The supplying of cold water to buildings and then piping it to the various fixtures makes a very interesting study. We have gone over the methods of laying and piping for the house service pipe. We will go over the different systems now employed to supply the water, quickly.
Underground Water.—In thinly populated districts the well is still employed to supply water to the building. The water is brought to the surface by means of a large bucket
Streams and Brooks.—The brooks and streams furnish a good source of supply for water to a building or community of buildings. The writer recently worked on a system of piping that supplied 15 or 20 buildings. The water supply came from a brook that was higher than the houses. Each house had a separate pipe leading down from the brook into a tank from which the house was piped. The owner of the brook applied business ethics to the privileges of taking water from it. He had a scale of prices, and the highest-priced location was an inch or so below the bed of the brook, the next price was level with the bottom, the next cheaper 2 inches above the bottom. As the surface was reached, the privilege cost less. In the dry time of the year those at the bottom of the brook always had water while those at the top location had to wait for the water to rise, and had to do without water during the dry time. Where the stream is on a lower level than the building a hydraulic ram can be used.
Rivers and Lakes.—Rivers and lakes make an abundant supply for water systems. A sluggish-moving river is bad, also a river that is used for carrying off the sewage of a town. Special provision is now made for the using of water that is polluted. A lake that is supplied by springs is by far the best source of supply. The water is pumped from the river or lake into a reservoir and then flows by gravity into mains and from the mains into the buildings. The water should always be filtered before it is allowed to enter the distributing mains.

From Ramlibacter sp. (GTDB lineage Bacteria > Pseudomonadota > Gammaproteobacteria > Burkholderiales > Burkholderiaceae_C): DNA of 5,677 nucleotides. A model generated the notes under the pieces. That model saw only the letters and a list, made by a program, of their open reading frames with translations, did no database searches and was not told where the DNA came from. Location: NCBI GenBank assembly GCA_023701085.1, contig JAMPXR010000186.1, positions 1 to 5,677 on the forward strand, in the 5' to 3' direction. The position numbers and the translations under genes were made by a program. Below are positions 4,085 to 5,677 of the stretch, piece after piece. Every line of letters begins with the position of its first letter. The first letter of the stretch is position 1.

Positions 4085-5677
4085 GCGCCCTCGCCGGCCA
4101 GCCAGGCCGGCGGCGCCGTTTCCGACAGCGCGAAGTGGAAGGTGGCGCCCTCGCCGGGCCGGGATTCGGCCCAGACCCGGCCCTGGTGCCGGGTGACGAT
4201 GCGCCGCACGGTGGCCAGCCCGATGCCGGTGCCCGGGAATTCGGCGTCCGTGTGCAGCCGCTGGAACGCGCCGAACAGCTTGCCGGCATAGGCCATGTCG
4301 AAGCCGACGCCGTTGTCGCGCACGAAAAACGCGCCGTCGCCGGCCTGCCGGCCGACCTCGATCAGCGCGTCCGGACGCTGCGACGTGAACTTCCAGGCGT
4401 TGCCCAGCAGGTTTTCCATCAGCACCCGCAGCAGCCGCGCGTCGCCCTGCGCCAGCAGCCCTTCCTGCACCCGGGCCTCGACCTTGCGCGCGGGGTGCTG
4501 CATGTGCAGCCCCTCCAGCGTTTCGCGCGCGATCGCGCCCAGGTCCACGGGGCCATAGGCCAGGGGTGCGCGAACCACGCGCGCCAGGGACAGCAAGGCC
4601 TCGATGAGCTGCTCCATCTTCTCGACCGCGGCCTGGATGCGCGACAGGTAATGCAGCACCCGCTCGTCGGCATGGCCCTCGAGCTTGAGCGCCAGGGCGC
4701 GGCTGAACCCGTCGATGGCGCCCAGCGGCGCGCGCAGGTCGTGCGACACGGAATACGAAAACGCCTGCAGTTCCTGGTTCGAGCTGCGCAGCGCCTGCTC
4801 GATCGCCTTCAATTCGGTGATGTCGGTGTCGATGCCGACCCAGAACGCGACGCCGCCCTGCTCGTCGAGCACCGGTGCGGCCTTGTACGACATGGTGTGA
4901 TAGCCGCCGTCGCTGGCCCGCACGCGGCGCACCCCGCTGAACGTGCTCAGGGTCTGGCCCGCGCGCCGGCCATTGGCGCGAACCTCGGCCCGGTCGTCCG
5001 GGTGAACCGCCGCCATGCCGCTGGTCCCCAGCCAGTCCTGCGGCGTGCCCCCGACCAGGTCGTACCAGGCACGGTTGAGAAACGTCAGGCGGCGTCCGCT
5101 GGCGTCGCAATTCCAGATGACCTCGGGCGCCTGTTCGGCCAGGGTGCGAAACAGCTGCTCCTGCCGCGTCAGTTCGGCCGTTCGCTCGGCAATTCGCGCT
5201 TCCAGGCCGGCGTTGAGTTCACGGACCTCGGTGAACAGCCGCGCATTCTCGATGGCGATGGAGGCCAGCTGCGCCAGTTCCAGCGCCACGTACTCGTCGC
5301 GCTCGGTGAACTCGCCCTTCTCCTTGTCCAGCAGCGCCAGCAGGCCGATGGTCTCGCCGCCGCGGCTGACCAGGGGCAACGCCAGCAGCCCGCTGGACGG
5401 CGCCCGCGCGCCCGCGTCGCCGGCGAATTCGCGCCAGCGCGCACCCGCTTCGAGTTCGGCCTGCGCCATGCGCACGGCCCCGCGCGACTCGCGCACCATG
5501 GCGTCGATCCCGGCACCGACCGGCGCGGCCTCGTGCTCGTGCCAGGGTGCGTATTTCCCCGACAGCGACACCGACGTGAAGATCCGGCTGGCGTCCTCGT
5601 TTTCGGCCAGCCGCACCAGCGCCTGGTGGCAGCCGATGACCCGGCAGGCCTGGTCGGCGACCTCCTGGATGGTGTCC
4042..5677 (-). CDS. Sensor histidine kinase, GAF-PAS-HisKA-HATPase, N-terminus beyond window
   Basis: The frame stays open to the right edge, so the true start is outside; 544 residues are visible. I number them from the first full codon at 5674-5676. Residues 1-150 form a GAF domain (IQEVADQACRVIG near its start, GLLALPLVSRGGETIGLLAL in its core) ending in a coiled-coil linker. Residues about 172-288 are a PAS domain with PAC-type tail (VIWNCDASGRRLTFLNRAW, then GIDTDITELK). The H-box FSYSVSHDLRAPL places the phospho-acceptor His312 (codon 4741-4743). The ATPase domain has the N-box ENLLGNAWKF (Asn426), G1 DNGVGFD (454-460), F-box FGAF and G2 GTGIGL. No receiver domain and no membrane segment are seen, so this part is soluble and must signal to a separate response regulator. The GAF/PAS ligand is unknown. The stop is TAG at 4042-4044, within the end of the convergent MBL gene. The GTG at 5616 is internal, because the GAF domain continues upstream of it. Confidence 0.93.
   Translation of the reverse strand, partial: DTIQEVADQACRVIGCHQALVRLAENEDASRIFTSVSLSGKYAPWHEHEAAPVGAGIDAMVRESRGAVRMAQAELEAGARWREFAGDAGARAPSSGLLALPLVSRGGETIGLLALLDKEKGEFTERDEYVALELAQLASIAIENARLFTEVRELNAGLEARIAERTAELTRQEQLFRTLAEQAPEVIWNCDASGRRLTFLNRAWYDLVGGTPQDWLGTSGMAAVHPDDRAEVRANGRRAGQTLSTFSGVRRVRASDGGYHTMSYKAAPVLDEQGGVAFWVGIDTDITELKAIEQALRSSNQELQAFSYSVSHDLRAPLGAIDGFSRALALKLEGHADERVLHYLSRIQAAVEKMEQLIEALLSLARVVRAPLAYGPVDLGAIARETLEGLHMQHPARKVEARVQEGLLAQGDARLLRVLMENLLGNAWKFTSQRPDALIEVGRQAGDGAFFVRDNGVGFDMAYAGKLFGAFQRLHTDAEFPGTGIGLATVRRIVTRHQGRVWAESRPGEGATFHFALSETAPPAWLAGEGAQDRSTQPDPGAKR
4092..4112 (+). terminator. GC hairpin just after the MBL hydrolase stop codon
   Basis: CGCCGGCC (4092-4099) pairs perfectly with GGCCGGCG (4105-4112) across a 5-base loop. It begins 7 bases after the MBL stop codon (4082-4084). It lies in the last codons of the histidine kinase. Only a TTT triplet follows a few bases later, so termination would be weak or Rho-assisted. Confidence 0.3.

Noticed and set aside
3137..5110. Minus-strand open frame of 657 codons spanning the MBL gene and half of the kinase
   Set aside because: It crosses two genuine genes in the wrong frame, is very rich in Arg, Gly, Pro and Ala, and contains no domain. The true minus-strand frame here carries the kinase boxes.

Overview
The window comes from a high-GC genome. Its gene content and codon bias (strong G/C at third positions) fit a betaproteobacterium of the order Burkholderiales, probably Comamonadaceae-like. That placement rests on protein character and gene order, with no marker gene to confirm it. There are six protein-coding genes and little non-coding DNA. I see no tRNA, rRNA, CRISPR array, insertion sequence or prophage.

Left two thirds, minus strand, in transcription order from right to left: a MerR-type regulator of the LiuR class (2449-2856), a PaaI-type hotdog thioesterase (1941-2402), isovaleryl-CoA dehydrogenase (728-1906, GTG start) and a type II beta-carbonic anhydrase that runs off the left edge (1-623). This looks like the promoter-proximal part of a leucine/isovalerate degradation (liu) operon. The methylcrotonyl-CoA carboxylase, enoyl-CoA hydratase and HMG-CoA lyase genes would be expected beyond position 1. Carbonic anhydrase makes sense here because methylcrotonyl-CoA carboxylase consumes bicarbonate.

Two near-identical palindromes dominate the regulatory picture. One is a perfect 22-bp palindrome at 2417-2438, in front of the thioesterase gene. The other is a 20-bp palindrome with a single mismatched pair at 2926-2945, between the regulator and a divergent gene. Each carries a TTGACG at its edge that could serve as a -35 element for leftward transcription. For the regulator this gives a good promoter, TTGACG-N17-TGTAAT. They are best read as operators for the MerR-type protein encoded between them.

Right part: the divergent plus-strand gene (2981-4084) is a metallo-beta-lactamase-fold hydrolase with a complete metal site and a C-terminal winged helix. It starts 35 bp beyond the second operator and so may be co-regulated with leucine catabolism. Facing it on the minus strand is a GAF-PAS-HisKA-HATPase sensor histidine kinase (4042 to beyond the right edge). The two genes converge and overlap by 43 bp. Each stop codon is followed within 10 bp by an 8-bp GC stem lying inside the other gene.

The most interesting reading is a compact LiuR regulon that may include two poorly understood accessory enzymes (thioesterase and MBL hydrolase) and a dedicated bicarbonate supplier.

Water Pressure.—Pressure at a fixture or outlet so that the water will flow is generally obtained by the force of gravity. When this method is not sufficient, a pneumatic system is employed. This method is employed to force the water to the top floors or to supply the whole building in high structures. The pneumatic system requires a pump, an air-tight tank, and pipes to the various outlets. The water pumped into the air-tight tank will occupy part of the space generally occupied by the air. The air cannot escape and is, therefore, compressed. Continued pumping will compress the air until the limit of the apparatus is reached. If a valve or faucet that is connected with the tank is opened, the air will expand and force the water out of the opening. This explains in a general way the operation of a pneumatic water-supply system. Water can be pumped into this air-tight tank from a well, cistern, river, lake, or from the city supply mains.
Piping.—From the service pipe on which there has been placed a shut-off, a line of piping, full size, is run through the basement, overhead to a convenient place, perhaps to a partition in the center of the cellar. The pipe is brought down and connected into the end of a header. This header or banjo is made of Ts placed 4 inches center to center. From each T a line of pipe is run to each isolated fixture or set of fixtures (see Fig. 70). A stop and waste cock is placed on each line at such a point that all stop cocks will come in a row near the header. A small pipe is run from the waste of each stop and discharged into a larger pipe which connects with a sink. This way of running pipes while it is expensive makes a very neat and good job. Each stop cock has a tag on it stating explicitly what it controls. If the building is a large one a number of these panelled headers are used. A less expensive way to run this pipe is to branch off from the main at points where the branch pipe will be as short as possible and use as few fittings as possible. Stop and waste cocks are then placed on each branch near the main.